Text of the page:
Well, we've installed our local web server and we've downloaded our emulators and made sure that we can contact our local web server so that we can see files in the emulators, and we've downloaded some tools that we are going to be using in the course. We've reached the point now where we can go ahead and try out our first mobile web page. So here I am in my code editor, and I've got my first_mobile_start.html file open from Chapter 3, and this is the ExampleSnippets file that I'll be using so you can follow along.

Now before we actually go ahead and edit our file and try it out in the emulators, let's take a look at how the workflow is going to work. So let's go to the file system really quick. Okay, here in the Desktop I've got my Exercise Files folder right here, and I've got it open in this window here. And then remember earlier when we were setting up the local web server we copied the example files over to the local web server's root folder so that we can try them out in the emulators, because the emulators can't open files from the local file system.

They have to access these web pages through a web server. So here on my boot drive for My Computer, this is C:. I'm using IIS, so I've got an inetpub folder, and again based upon what server you're using, this folder might be different. And in here, I've got a folder named wwwroot. This is the root folder from which all the HTML files are going to be served. And in here, I've created a folder named MobileWebDevFund, which, if we look inside, contains copies of all of the exercise files.

So the way the workflow is going to work is I'm going to modify the local versions of the exercise files in this Desktop folder and then each time I modify it, I am going to copy it from the folder here into the corresponding folder on the local web server, so that we can try them out in the emulators. So let's take a look at how that works. Let's go back to the code. So before we actually fix this file and edit it and try it out in our emulators, let's see what it currently looks like.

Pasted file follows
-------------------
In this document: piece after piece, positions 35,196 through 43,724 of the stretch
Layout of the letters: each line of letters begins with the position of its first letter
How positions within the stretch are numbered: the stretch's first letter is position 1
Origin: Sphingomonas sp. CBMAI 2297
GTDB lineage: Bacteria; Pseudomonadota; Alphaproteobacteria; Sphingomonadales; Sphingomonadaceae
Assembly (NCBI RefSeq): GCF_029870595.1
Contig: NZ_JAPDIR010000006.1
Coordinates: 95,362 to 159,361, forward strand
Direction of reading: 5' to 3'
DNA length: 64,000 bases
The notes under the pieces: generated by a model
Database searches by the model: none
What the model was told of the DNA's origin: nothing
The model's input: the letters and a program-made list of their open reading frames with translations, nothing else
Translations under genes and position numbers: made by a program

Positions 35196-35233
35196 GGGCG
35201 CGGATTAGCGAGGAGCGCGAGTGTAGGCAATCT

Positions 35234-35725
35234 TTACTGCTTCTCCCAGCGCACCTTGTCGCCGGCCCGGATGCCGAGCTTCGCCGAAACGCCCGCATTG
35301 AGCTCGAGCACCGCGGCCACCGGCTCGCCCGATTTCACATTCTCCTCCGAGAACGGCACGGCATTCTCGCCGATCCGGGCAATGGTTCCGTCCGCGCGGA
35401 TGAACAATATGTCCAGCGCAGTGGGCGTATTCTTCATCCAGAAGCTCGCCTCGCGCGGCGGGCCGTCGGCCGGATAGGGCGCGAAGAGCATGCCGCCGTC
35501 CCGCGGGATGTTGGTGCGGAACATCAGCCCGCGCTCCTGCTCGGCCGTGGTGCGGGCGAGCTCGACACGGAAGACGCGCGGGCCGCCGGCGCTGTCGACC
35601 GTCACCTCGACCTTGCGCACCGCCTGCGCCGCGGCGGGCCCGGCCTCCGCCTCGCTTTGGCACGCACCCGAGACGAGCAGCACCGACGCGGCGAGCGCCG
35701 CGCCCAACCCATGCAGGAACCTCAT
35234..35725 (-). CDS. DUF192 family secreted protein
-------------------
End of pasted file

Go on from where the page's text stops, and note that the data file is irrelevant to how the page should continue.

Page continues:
So, let's bring it up an Opera. All right, here is Opera Mobile, and we'll just go to http://localhost/MobileWebDevFund/ and the chapter is 03_sittingup/first_mobile_start.html. And you can see that when I bring the page up in Opera, it looks really, really zoomed out.

This is clearly not how we want it to look in the finished version. Let's take a look in Android, and we'll do the same thing. Now remember, on Android we don't simply type localhost. We have to use the special localhost keyword code, which is 10.0.2.2, and we're going to go to MobileWebDevFund/03_settingup and it's first_mobile_start.html, and you so we'll go out.

And you can see same result here. The page looks very zoomed out. It's not laid out ideally for the mobile browser. Let's try Windows Phone. Okay, same thing here. Let's do localhost and same story. Okay, so now you can see that these pages are pretty zoomed out, and they are not laid out ideally for the mobile browser's page width. Let's go fix that. So let's go back to the code. So over in the snippets file, I am going to copy these three lines-- 1, 2, 3, copy--and we are going to go back to the code over here and paste them into the head section.

So these three meta tags we'll paste in and we'll save. So what these three meta tags do and we'll learn more about them as we go thorough the course, these three meta tags are the first step in telling the mobile browser that the web page that it has loaded has actually already been laid out for the screen width of the mobile device, so that the mobile browser should not display the page as if it were a desktop page in the fully zoomed-out fashion. It's saying, "Hey, this is a web page that's actually the same width as one of your screen is.

You don't have to worry about trying to zoom it out or do any kinds of layout optimizations to the page." So let's save. Now let's go back out to the file system. I'm going to go into my folder here, and this is the file right there, first_mobile_start,and this is the folder where it's going to go to. So I am just going to copy this over here. I'll just copy and yes, go ahead and replace it. So now I've replaced the file in wwwroot/MobileWebDevFund/03_settingup. So let's go back to the browsers and see how it works.

Let's start off with Opera. So here it is. Now I'll refresh, and you can see now that the page is zoomed in properly. This is an h1 tag here with a paragraph that's much more readable. Let's try it in the Android browser. Okay, so let's go ahead and just refresh this, and you can see same results. Now the page looks much better. And finally, on Windows Phone, let's just refresh this page by pressing the Refresh button, and much better. So using those three meta tags, we were able to take an existing HTML page and make it lay out much better in mobile web browsers, and we'll learn more about that as we go through the course, but for now that's it.

We've built our first mobile web page.